There is no good reason to deny insurers access to genetic information, argues a Professor of Ethics in a debate published in this weeks BMJ.
Only if we refuse to give insurers access to all health information can we reasonably stop them seeking genetic test results, says Professor Soren Holm from Cardiff Law School.
If insurers were denied access to any health information they would only be able to differentiate premiums according to very general risk markers, for example, age, gender or occupation. This would mean in effect that the healthy subsidise the unhealthy but there would be equality.
However, if we allow insurers to have some kinds of health information, such as a persons BMI or cholesterol level we no longer have any principled reason for excluding genetic information:
Genetic information is not special. It is not inherently more specific, predictive, sensitive or private than other kinds of health information.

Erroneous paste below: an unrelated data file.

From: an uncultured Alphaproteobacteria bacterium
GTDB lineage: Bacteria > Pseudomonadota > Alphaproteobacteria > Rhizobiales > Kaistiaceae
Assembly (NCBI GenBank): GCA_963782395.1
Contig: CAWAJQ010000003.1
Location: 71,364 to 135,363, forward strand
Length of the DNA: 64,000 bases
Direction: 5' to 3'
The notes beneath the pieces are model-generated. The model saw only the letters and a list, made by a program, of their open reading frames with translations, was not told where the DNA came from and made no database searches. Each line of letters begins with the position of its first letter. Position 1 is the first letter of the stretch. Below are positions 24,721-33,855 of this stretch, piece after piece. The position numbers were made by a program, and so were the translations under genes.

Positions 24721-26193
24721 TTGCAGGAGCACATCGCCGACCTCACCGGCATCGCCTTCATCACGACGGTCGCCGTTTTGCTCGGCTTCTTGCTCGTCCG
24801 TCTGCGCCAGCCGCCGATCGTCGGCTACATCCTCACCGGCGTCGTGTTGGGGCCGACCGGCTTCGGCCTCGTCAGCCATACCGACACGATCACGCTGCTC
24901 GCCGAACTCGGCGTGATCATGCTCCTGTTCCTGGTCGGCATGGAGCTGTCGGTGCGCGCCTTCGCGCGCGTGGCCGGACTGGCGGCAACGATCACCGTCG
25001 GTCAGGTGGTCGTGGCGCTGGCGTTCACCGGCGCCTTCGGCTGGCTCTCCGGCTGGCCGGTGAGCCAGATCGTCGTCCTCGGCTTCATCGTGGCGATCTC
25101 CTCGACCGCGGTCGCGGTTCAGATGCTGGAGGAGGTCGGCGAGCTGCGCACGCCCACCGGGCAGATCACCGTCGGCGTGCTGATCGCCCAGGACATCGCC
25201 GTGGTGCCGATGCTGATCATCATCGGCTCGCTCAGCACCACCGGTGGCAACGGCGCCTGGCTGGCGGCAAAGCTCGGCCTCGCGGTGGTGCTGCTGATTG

Professor Holm concedes there are worries about sharing genetic information - allowing insurers to see genetic information could deter people from getting tested or insurers may use the information inappropriately. This may be the case, he says, but the same is true for other health information for example whether someone is HIV positive.
He argues a better solution to this problem would be to make challengeable a decision to deny coverage for life or health insurance, thereby forcing insurers to make their reasoning transparent.
On the other side of the argument Professor Richard Ashcroft from the University of London says access to genetic information should not be allowed as it could lead to irrational discrimination. This arises, he says, from false beliefs about genetic information. It can be misunderstood or its significance over-estimated.
He says if insurers had access to complete health information, including genetic test resPage: 1 2 Related medicine news :1
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